mortuary practices, paleodemography and status related to sex and age. Burials in urns, an
outstanding form of internment in the Valencia region (Requena 1932; Kidder 1944;
Penalver 1965, 1967, 1971), have also been associated with Arauquinoid expansion
(Zucchi 1976; Gasson 2002).
Another venue for future research is related to rock art which is prominent in both study
areas (Scaramelli 1992; Rivas 1993; Delgado de Smith et al. 1999; Antczak and Antczak
2007; Paez 2007, 2011). The evaluation of possible connections between the northward
spread of the rock art traditions and the Arauquinoid expansion seems especially promising
(Greer 1995, p. 303, Fig. 36). Comparative analyses may also address the broader context
of the creation and maintenance of socio-cosmological landscapes in both regions (Scar-
amelli and Tarble 1996; Tarble and Scaramelli 1999; Vidal 2000; Zucchi et al. 2001).
Here, the applicability of Ernst Halbmayers broader conception of the embedding of time
and space in Amerindian cosmologies and social organization may prove useful for future
research. This is especially interesting because it has already been well-exemplified in the
case of the socio-cosmological landscapes of the Cariban-speaking Yukpa from Venezuela
and Colombia (Halbmayer 2004, 2012). Visual differences between late pre-Hispanic
Amerindian imagery in north-central Venezuela and the neighbouring macro-regions have
been pointed out (Delgado 1989; Daz Pena 2006; Caputo Jaffe 2013). However, the
possible interrelation between these varying phenomena and large migratory movements,
as well as the active role of this imagery in forging the sociomaterial worlds of indigenous
peoples, have not yet been researched by archaeologists (but see Antczak and Antczak
2006, 2016).
Landscape engineering, especially mound building, as well as the signatures left in the
landscape by purportedly intensive horticulturalist practices, are ripe for geomorphologi-
cal, geochemical, and archaeobotanical research. In addition, a large-scale archaeological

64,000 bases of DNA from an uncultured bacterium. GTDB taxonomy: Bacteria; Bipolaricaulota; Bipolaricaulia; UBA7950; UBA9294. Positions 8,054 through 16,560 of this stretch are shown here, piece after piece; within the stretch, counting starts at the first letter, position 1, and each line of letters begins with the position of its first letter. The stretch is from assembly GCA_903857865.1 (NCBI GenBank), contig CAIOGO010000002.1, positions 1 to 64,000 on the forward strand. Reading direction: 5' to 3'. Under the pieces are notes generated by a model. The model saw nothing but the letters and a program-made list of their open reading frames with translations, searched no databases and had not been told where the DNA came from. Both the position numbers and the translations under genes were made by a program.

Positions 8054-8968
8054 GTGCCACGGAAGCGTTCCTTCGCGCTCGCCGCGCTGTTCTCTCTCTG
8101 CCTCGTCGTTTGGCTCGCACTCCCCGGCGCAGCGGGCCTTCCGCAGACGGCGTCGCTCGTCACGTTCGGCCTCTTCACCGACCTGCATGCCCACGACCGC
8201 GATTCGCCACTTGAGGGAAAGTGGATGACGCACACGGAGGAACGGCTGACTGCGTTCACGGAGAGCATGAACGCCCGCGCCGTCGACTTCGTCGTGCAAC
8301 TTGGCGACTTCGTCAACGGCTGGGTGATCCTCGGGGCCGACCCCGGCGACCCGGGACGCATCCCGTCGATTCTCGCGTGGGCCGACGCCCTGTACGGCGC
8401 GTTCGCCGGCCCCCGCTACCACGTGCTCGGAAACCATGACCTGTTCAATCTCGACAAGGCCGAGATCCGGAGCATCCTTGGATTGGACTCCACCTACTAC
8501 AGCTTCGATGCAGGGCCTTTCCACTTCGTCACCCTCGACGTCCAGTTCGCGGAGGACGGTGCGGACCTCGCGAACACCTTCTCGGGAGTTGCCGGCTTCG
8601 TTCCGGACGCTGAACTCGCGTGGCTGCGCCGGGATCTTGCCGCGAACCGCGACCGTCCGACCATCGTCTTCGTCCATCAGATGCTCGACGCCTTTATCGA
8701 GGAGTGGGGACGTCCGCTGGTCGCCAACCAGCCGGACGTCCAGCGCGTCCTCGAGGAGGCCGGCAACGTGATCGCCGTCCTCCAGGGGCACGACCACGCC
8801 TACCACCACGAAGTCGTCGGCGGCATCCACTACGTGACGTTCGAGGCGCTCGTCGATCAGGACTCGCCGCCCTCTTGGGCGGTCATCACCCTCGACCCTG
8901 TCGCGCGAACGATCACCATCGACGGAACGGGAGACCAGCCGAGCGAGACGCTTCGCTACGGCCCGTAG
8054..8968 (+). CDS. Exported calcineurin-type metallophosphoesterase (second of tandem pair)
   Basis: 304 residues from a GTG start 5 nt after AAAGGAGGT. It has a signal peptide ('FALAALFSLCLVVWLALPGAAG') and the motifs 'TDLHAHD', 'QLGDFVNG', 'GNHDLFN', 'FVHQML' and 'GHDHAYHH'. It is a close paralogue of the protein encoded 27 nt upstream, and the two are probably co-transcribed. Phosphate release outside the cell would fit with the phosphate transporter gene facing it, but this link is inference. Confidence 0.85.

survey is still needed in the central llanos. At the moment, the research agenda for
archaeology in the Venezuelan llanos is concentrated both in the western part of this
macro-region (e.g. Gasson and Rey 2006; Gasson 2007b; Rey-Gonzalez 2007; Spencer
et al. 2014), and in the eastern llanos (e.g. Rodrguez and Navarrete 1995; Navarrete 2000;
Rodrguez-Yilo 2001).
The Arauquinoid entered the resource-rich Lake Valencia Basin through the migration
path discussed in this paper, even though such movement could have been met with
resistance from local populations and would initially have decreased Arauquinoid popu-
lation growth. Although future research may inform us of more nuanced mechanisms for
these early contacts, judging from the archaeological record, the Arauquinoid migrants
became highly successful in settling the north-central Venezuelan highlands. While taking
possession of the Lake Valencia Basin by 1150 BP (AD 800), these Cariban-speaking
groups seemingly pushed the local Arawakan-speaking residents to the Caribbean coast.
After the apparent initial seclusion of the migrants in the confines of the Lake Valencia
Basin, by the end of the first millennium AD they were already released from the prox-
imity (see Knappett 2014, p. 4705) and had increasingly been forged by the influx of
diverse new materials, technologies, and information from distant places (Antczak and
Antczak 2015a). After 950 BP (AD 1000) they had thrust themselves towards the Car-